A few weeks ago I received an invitation in the mail to attend an assembly of Religious Zionist rabbis in commemoration of Yom Yerushalayim — Jerusalem Day. Surprisingly the name of an organization did not appear on the invitation, there was no mention of any of the rabbi’s names who may have been behind the initiative, and it did not delineate a proposed initiative or even a program schedule; it simply provided a time, locale and an RSVP. Intrigued, I decided to attend this event with no transparent agenda.

When I arrived at the assembly last Thursday night I was pleasantly surprised to find that 700 rabbis shared both my curiosity and apparent desire to identify with and belong to an ideology. Senior influential rabbis, such as Rabbi Aharon Lichtenstein, Rabbi Haim Druckman, Rabbi Yaakov Ariel and the chief rabbi of the IDF Rabbi Rafi Peretz, offered their blessings.

Different rabbis serving a variety of functions, whose institutions represent Religious Zionism, briefly explained the purpose and nature of their work. Most impressively both the event’s sponsors and organizers were purposely kept anonymous in a conscious effort to avoid personal agendas or power struggles, and, it was said more then once, with the explicit intent to promote unity amongst all Religious Zionist rabbis regardless of their differences of opinion. This initiative toward unity was particularly appropriate approaching Yom Yerushalayim, a day commemorating the liberation of Jerusalem, which was successful only after all the initial forces in Israel amalgamated to establish a highly effective and ideologically driven Jewish army known today as the IDF – the Israeli Defense Forces.

Yet with all of the anonymous good intentions I could not help but wonder why this effort to unite took so long. Since the disengagement from Gaza seven years ago, the Religious Zionist camp has been splintered trying to reestablish its purpose and identity; this type of convention was way overdue. Yet even more important is the rabbinic leadership’s goals for the future; it is incumbent upon all the rabbis in attendance to help establish the relevance and accessibility of Religious Zionist ideology to the broader Israeli public.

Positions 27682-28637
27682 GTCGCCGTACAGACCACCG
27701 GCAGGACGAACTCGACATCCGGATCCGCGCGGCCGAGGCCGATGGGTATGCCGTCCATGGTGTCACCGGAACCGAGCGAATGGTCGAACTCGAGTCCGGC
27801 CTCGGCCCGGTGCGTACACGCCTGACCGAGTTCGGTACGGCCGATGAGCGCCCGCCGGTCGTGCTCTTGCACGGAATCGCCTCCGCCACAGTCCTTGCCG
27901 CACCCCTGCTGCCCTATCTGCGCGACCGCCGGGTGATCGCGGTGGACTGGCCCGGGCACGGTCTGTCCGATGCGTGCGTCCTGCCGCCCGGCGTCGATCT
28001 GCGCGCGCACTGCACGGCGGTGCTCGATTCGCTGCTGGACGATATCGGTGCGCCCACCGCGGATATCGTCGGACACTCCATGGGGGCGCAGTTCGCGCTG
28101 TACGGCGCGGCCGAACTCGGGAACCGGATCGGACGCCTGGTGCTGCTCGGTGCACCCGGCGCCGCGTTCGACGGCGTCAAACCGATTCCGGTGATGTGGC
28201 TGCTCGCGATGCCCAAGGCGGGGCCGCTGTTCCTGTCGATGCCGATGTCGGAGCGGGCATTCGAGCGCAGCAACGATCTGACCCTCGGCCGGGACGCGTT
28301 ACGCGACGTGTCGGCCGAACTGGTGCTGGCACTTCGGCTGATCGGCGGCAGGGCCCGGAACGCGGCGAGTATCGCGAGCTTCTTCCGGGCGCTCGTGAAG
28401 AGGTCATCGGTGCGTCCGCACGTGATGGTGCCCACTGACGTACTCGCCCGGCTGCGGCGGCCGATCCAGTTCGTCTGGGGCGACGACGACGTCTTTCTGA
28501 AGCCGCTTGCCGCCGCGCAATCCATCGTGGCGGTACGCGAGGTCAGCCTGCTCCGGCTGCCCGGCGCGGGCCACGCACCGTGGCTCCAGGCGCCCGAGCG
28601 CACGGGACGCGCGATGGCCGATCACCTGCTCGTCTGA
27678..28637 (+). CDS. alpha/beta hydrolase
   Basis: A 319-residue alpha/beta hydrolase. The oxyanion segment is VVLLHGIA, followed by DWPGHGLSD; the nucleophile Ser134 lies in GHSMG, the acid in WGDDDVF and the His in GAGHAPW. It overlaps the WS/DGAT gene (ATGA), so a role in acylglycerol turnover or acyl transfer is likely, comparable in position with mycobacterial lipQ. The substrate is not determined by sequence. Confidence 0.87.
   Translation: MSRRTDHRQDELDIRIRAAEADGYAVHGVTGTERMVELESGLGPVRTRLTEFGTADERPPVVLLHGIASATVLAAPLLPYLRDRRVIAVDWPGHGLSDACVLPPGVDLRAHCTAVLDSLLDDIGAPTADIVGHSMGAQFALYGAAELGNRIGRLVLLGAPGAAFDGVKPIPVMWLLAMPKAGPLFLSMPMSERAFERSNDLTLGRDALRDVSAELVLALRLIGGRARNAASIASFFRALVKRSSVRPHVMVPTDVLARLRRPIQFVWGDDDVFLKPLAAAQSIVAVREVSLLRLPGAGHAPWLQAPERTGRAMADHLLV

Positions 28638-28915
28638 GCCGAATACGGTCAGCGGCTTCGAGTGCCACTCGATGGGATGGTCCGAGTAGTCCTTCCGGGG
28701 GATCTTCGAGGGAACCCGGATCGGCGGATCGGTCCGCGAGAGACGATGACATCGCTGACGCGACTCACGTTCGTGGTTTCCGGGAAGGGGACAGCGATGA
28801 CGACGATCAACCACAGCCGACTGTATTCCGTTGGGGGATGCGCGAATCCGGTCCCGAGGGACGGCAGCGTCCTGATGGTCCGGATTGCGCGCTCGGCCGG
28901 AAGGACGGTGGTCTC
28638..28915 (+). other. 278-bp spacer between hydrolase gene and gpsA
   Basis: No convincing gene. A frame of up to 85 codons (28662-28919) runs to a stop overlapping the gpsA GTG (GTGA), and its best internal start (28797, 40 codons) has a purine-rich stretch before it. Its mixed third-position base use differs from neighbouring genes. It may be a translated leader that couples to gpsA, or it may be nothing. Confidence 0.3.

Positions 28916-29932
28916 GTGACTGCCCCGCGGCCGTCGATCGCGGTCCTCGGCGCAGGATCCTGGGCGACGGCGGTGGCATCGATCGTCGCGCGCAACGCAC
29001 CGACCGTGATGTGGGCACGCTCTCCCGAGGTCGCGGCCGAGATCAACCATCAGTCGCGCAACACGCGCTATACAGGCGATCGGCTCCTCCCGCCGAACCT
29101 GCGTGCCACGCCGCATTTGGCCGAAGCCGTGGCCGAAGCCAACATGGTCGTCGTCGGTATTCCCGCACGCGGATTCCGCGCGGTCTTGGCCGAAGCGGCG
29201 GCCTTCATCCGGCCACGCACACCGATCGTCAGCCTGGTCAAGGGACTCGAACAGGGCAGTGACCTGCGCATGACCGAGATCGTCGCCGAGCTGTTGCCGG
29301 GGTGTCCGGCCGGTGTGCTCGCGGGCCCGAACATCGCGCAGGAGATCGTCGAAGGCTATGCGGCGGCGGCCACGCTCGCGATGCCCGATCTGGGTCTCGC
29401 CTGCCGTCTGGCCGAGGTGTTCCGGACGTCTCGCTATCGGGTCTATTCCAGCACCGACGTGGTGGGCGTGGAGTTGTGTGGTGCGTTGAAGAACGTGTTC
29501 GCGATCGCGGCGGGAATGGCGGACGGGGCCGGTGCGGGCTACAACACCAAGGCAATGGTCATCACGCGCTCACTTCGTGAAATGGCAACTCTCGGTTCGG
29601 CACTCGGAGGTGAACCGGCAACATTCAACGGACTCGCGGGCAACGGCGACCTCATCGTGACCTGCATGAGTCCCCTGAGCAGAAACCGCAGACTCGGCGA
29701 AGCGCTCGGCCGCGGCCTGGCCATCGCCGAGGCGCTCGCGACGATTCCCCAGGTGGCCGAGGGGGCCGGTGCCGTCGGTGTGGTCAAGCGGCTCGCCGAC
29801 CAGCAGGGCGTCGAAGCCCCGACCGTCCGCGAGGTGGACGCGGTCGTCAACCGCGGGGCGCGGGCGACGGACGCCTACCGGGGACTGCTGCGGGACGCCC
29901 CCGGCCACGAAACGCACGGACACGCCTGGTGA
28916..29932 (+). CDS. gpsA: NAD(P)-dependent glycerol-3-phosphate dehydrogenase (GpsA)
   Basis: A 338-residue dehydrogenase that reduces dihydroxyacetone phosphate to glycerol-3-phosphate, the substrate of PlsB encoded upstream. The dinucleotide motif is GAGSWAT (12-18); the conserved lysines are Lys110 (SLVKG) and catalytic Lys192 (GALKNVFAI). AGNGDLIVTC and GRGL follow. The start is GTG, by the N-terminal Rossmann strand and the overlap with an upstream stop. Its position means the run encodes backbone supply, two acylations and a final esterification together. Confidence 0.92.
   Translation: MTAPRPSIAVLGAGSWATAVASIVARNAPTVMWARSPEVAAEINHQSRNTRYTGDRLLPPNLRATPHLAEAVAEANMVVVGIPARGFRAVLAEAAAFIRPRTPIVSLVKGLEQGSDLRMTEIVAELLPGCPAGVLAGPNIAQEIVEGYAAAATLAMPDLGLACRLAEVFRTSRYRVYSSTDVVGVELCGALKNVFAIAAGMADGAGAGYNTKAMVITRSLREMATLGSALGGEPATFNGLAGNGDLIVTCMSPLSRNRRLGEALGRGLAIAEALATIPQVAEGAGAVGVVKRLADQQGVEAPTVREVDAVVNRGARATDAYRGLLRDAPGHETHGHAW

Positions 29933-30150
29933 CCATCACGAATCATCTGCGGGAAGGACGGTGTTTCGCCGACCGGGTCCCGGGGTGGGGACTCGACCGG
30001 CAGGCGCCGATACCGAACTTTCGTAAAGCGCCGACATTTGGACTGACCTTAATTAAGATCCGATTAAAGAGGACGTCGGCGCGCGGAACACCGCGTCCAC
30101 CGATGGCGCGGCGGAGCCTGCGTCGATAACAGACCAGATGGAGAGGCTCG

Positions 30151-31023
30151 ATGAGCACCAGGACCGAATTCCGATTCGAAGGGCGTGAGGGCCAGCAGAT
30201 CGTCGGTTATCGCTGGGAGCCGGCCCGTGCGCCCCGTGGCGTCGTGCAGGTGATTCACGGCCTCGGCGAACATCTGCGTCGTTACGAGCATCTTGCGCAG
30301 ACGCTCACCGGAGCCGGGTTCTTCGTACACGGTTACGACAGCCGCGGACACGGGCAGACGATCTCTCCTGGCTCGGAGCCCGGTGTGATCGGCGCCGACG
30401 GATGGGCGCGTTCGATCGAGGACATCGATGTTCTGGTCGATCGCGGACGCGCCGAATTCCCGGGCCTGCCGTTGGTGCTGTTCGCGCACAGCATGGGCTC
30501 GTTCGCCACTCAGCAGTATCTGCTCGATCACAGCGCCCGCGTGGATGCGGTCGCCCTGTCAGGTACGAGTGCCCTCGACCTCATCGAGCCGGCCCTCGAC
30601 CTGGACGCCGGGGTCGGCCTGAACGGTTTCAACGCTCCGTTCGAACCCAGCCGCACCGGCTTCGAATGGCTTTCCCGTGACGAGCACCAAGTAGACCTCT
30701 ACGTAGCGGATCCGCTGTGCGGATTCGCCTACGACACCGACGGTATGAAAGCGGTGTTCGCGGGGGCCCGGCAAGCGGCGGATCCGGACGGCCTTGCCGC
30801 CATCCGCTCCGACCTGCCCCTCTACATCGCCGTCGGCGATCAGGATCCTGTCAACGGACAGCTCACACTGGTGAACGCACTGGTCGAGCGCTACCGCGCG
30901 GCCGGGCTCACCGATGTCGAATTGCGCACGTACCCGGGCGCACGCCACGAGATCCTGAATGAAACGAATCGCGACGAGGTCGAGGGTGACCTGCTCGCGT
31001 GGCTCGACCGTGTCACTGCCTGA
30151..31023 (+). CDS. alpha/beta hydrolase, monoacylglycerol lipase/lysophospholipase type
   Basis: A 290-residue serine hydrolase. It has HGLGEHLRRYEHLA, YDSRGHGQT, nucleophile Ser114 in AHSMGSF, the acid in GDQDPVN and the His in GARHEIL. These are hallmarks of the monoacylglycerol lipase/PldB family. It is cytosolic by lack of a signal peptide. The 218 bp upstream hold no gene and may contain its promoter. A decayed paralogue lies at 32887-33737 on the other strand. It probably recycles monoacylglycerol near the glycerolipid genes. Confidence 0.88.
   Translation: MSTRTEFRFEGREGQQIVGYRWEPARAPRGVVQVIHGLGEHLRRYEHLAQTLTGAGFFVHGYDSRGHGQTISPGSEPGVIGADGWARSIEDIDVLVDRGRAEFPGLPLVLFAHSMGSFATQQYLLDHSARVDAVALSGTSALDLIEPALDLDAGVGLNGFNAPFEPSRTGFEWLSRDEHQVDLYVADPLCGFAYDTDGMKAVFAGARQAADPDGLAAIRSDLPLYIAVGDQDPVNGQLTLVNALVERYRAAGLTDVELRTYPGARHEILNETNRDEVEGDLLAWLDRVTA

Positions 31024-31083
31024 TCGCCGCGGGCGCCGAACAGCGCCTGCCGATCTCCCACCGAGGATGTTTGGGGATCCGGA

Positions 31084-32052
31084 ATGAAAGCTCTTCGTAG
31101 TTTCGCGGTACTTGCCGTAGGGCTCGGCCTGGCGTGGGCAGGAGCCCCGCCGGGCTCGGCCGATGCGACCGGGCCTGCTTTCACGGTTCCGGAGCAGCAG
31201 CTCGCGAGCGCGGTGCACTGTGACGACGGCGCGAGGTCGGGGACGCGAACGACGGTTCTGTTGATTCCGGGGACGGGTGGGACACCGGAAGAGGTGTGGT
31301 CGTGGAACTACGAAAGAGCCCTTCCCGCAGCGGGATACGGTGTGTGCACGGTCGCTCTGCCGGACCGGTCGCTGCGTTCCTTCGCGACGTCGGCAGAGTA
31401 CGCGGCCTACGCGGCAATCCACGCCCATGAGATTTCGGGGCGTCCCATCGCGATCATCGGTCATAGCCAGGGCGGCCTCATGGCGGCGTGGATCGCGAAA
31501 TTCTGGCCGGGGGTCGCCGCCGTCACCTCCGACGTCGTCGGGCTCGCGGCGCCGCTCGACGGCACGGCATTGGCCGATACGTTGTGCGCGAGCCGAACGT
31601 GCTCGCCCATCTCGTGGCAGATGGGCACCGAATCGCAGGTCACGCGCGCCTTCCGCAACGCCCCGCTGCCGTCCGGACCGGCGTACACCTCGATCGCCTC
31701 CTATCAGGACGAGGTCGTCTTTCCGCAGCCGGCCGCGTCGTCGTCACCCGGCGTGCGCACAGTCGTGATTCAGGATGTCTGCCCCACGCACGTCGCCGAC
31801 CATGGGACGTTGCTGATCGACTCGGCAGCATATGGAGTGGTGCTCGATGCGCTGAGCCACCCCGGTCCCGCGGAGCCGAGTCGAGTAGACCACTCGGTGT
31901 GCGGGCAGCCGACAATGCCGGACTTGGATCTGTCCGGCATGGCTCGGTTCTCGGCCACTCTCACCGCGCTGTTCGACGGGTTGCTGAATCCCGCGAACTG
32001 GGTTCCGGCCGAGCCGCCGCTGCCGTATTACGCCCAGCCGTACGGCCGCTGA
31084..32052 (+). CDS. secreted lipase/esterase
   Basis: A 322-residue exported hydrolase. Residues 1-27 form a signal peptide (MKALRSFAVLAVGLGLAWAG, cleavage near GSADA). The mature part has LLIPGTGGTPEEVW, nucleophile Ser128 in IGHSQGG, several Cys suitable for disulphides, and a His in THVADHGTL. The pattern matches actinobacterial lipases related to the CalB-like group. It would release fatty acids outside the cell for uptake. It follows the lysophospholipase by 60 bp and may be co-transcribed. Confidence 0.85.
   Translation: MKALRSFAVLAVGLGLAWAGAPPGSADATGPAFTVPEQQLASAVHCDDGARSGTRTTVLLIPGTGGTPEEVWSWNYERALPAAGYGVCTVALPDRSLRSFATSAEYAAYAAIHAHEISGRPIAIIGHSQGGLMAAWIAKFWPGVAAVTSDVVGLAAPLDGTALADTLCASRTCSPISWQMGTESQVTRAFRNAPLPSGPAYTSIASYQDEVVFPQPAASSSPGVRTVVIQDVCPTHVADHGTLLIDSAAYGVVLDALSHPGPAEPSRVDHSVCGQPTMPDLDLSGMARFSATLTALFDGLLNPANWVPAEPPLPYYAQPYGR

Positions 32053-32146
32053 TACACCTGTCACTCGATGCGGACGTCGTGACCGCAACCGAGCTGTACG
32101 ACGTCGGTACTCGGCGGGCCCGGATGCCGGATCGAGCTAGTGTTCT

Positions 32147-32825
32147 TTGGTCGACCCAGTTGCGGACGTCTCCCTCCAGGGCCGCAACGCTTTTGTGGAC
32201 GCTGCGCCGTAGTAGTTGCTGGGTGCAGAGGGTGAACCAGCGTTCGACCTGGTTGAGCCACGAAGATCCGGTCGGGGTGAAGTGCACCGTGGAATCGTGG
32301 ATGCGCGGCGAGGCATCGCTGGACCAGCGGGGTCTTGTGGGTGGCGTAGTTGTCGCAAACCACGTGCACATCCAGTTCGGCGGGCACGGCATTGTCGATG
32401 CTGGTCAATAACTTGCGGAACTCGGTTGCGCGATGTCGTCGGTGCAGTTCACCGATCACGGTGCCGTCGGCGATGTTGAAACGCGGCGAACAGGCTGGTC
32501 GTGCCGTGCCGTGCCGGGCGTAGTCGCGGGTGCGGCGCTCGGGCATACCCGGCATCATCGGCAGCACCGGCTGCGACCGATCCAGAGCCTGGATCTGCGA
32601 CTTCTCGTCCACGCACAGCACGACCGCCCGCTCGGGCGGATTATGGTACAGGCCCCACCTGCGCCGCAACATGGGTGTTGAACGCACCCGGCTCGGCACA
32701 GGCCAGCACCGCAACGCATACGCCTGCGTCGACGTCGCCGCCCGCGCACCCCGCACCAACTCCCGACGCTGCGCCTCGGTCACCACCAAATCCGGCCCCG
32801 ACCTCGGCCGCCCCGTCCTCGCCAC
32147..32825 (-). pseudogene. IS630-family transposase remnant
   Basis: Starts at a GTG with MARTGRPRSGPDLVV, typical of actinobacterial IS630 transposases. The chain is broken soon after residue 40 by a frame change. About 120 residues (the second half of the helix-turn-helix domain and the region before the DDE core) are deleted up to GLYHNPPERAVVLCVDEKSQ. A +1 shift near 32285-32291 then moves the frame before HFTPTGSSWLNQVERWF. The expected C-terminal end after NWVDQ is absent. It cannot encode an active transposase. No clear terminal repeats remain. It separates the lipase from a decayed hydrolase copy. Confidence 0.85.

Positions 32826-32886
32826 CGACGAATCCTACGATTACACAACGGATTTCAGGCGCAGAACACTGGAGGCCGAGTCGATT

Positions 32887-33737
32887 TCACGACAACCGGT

Twenty some years ago the slogan of Religious Zionism was “Eretz Yisrael Hashleima – keeping the Land of Israel intact”, now the mantra must become “Am Yisrael Hashalem – keeping the people of Israel whole and undivided.” We must find a way to reach our secular Israeli brethren not through what may be perceived as religious coercion or persuasion but by demonstrating the ideals we share in common, such as serving in the army with pride, ensuring the security of the land, and promoting Zionist education as a means of preserving and perpetuating the Jewish people in the Jewish homeland. While this gathering in Jerusalem was commendable for having united the rabbinic leadership, future events should include an itinerary with practical ways to infuse such aspirations via tolerance and sensitivity. All this begins by helping people to realize that Judaism is friendly and beneficial, not intrusive and intolerant as it is often perceived in this country.

A few weeks ago I attended a Friday night Shabbat dinner at a rabbi’s home in Toronto together with six other families who were invited as well. The invite, similar to the one I described above, did not express an agenda, nor did it include a proposed program; it was simply a cordial gathering, an opportunity to spend some time with the rabbi’s family and enjoy some delightful cuisine which happened to be around the Shabbat table.

Four of the six couples were secular Israelis who left Israel and were currently residing inCanada. As I engaged in friendly conversation with the young man sitting next to me, I learned that he had served as an officer for the paratroopers division in the IDF. He had grown up in a secular kibbutz in Israel and had absolutely no knowledge whatsoever of traditional Judaism. He explained to me that since he left Israel he had attended a number of Friday night dinners with the rabbi, something which he had never done or even entertained doing when he was living in Israel.

I asked him what made him change his mind, as I braced myself for a theological response regarding the validity of the Sabbath day, but I was surprised to hear him explain that in Israel the opportunity to grace a Shabbat table never presented itself because no rabbi had ever taken interest in inviting him; this rabbi, he explained, took a personal interest in him and had no apparent alternative agenda. I listened to this young man’s story but at the same time I wondered why this seemingly simple non-coercive objective could not be implemented in Israel, particularly by Religious Zionist rabbis who adopt a broader vision and lend themselves to an expansive society. I am not foolish; I realize that many Israelis living in the country are less interested in Jewish tradition simply because they find residing in Israel is sufficient; nonetheless, I sincerely believe that there are secular Israelis who would welcome a friendly unobtrusive invitation from a rabbi or an observant neighbor to a Shabbat meal.

At the very least, such efforts could promote tolerance and understanding and at most, it could provide an opportunity to engage in sociable dialogue and validate that indeed the Jewish people are capable of uniting in some form and fashion, as one of the rabbis at last weeks convention put it:

We may have our differences of opinion, but our being here together affirms that ultimately we are all trying to get to the same place

In a few days we will celebrate the holiday of Shavuot, which is commemorated by the fact that the Jewish people united for the sake of receiving the Torah at Mt. Sinai. Reflecting upon the Yom Yerushalayim that was and the Shavuot that will be should begin with disseminating a message of unity to the Jewish people in Israel.